Warnings – Lake Baikal Could Dry Out Like the Aral Sea

By Doug Williams
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Warnings – Lake Baikal Could Dry Out Like the Aral Sea

Doug Williams
 
 
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It seems as though every time the news is on these days there are more and more reports of the environment is being completely ravaged by climate change.

It is sad to see our natural wonders, that have been around since the dawn of time, in danger of being damaged and some have already been completely destroyed by global warming.

One of the most recent natural wonders to fall victim to environmental degradation is Lake Baikal. The lake’s level is unfortunately falling and the hydroelectric plans that the Mongolians have in place would disrupt things even further.

 

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Lake Baikal is important for many reasons, the most important being that it is a natural reservoir that contains somewhere around twenty percent of the world’s unfrozen freshwater.

This is a staggeringly large number, and when the assessment of the environmental damage that has occurred to the lake was released, it left a pretty grim picture.

There are three hydroelectric power stations that are set for construction that could cause the kind of rare dry-out that happened to the Aral Sea.

Baikal Lake is twenty-five million years old and is labeled as a UNESCO world heritage site. The harrowing news that the lake is on the verge of demise is very disconcerting, as officials said that the lake was on the edge of an ‘environmental catastrophe.’

If people do not take this seriously and do nothing to stop it, then it could suffer the same fate as the Aral Sea.

 

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A comparison of the Aral Sea in 1989 (left) and 2014 (right).

These hydroelectric stations have officials and experts warning that a huge catastrophe will occur, causing irreparable environmental damage and will eventually dry out the lake.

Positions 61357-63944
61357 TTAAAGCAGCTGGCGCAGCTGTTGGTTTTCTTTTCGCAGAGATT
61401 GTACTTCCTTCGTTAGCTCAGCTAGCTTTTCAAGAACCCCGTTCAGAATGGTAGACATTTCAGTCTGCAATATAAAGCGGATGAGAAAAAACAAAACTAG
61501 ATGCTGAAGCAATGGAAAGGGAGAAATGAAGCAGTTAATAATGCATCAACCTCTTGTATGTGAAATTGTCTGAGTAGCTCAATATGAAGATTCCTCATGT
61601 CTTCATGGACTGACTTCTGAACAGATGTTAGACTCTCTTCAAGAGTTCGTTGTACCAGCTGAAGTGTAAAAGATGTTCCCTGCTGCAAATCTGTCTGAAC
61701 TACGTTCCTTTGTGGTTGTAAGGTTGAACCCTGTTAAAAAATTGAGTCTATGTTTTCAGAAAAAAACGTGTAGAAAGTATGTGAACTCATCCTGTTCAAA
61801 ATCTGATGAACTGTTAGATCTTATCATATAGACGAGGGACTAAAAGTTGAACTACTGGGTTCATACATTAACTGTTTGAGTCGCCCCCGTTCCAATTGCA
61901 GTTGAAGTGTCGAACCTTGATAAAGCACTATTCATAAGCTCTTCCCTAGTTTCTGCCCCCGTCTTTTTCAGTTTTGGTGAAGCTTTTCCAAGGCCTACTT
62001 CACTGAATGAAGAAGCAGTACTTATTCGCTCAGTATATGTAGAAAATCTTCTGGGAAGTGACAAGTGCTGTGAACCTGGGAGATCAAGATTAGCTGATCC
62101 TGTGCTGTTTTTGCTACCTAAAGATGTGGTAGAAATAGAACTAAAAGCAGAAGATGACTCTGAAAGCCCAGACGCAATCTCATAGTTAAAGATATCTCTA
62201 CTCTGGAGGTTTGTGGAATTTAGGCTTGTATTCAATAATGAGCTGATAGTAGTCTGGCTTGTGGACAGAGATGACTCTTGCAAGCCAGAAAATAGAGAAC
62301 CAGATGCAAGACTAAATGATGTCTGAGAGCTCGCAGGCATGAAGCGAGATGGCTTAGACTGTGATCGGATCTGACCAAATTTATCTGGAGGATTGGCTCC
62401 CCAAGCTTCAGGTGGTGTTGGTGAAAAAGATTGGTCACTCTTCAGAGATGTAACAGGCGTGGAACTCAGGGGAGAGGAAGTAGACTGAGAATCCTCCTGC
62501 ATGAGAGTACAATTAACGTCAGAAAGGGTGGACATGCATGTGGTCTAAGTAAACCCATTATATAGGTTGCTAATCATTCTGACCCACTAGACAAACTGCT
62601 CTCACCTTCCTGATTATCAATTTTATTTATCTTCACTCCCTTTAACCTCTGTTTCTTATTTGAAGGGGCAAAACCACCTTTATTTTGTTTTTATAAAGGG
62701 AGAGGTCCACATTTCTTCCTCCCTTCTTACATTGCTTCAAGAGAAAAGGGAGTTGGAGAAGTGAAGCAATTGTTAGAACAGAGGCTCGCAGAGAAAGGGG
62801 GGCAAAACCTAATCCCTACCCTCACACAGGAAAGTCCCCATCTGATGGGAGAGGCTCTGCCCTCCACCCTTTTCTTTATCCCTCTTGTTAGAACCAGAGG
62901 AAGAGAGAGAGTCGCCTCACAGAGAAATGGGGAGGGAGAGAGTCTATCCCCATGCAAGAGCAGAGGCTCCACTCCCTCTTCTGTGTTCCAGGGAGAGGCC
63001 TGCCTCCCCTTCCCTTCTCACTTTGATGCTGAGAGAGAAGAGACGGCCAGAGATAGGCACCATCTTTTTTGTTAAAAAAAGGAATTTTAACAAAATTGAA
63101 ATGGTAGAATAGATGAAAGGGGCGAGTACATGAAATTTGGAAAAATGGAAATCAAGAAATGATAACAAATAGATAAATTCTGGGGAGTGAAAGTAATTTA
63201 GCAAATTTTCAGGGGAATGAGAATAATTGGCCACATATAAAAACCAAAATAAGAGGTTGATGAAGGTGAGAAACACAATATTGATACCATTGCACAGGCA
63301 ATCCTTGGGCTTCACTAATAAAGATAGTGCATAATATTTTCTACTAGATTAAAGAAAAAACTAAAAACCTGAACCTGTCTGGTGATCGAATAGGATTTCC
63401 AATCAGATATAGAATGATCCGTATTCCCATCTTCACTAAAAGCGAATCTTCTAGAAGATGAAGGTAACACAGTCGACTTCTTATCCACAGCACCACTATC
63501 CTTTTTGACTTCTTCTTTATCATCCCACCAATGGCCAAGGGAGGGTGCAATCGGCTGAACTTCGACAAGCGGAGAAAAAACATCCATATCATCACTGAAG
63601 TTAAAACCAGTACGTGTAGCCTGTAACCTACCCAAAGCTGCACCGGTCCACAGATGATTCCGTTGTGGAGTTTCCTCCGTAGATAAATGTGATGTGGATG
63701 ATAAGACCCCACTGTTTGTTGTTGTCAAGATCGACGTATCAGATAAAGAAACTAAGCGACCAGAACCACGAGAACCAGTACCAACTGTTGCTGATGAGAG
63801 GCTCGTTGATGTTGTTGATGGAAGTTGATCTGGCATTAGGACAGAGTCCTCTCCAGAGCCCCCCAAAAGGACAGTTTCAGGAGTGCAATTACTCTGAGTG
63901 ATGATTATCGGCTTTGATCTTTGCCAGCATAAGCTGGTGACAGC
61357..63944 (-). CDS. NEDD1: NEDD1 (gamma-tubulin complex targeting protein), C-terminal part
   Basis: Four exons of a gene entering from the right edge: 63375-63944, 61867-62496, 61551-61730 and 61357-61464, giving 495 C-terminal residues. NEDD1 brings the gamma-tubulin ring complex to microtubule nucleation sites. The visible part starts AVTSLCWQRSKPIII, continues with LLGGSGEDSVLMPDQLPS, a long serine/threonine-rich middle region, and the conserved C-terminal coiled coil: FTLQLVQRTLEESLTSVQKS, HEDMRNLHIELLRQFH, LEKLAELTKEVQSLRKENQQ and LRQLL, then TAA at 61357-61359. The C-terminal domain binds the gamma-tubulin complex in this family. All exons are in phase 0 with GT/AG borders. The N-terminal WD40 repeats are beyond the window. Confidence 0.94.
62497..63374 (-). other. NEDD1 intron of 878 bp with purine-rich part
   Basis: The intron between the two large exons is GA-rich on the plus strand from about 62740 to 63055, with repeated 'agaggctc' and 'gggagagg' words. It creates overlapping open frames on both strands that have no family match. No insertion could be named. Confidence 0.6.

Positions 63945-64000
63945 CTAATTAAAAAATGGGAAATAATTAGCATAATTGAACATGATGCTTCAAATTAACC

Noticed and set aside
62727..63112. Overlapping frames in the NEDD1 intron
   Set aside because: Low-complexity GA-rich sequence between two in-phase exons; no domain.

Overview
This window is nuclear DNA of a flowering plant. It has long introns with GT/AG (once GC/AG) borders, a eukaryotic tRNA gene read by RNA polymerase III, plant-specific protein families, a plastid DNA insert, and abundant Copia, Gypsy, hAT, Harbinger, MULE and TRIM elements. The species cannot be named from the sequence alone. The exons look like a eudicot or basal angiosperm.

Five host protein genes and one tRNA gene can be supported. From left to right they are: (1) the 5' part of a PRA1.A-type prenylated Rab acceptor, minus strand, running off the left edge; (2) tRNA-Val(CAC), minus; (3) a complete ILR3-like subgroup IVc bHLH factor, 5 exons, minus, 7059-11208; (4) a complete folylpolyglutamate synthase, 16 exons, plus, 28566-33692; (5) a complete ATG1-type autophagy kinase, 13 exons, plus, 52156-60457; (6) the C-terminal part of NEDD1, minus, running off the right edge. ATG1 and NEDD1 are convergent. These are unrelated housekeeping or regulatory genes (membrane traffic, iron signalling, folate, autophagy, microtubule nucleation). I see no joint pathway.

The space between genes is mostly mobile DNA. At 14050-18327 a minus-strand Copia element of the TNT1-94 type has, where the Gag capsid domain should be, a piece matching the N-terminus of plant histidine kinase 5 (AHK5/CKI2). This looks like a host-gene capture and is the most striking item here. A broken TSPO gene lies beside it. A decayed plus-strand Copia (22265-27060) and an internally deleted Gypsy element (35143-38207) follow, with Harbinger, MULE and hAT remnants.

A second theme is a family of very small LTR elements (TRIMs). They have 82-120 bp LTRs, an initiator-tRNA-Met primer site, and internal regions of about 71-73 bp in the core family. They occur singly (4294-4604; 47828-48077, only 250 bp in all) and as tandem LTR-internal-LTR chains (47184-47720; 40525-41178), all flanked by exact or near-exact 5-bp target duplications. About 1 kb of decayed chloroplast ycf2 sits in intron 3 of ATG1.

It is something that the government needs to take into consideration before continuing the construction.

Not only is the lake in danger but the placement of the power station also creates a very dangerous situation, as any sort of seismic activity can cause all of the stored water to wash away part of Mongolia in as little as half of a day. The water would be going at a speed comparable to a tsunami, which is a very worrying as the first city that it would hit has a population of about four hundred and fifteen thousand people.

The warnings were released in an attempt to get Russia to persuade Mongolia not to continue construction or even start construction of these hydroelectric stations. They believe they have the potential to cause so much damage, not only to the environment but also to the people in the area.

There have been various meetings to present the catastrophic results that could occur as a result of the construction of these hydroelectric plants, but unfortunately, the dire warnings do not seem to be getting through.

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Experts are getting concerned about the environmental and ecological implications of the continued construction and what it could mean for the nearly twenty-five million-year-old lake which is already suffering from environmental and direct impact.

Another big problem that can occur is that the natural conditions in the area will completely change, there will be additional greenhouse gas emissions which can cause even more flooding in some of the areas.

This would have an affect on the wildlife, such as fish, or even the migration of animals. The wildlife and the water supply can be affected a lot by the construction and officials are worried that people are not heeding the necessary warnings or thinking of the implications of this construction.

On the one hand, it may seem like a good idea to build hydroelectric stations as it would help Mongolia have more use of green energy.

It is unreasonable to think that the construction of these few stations could serve as the main power source for Mongolia.

So many people are wondering if the risk is worth the reward; the truth is, there is a lot of risks and minimal reward for the population, the wildlife, and the environment that will be affected by the construction.

 
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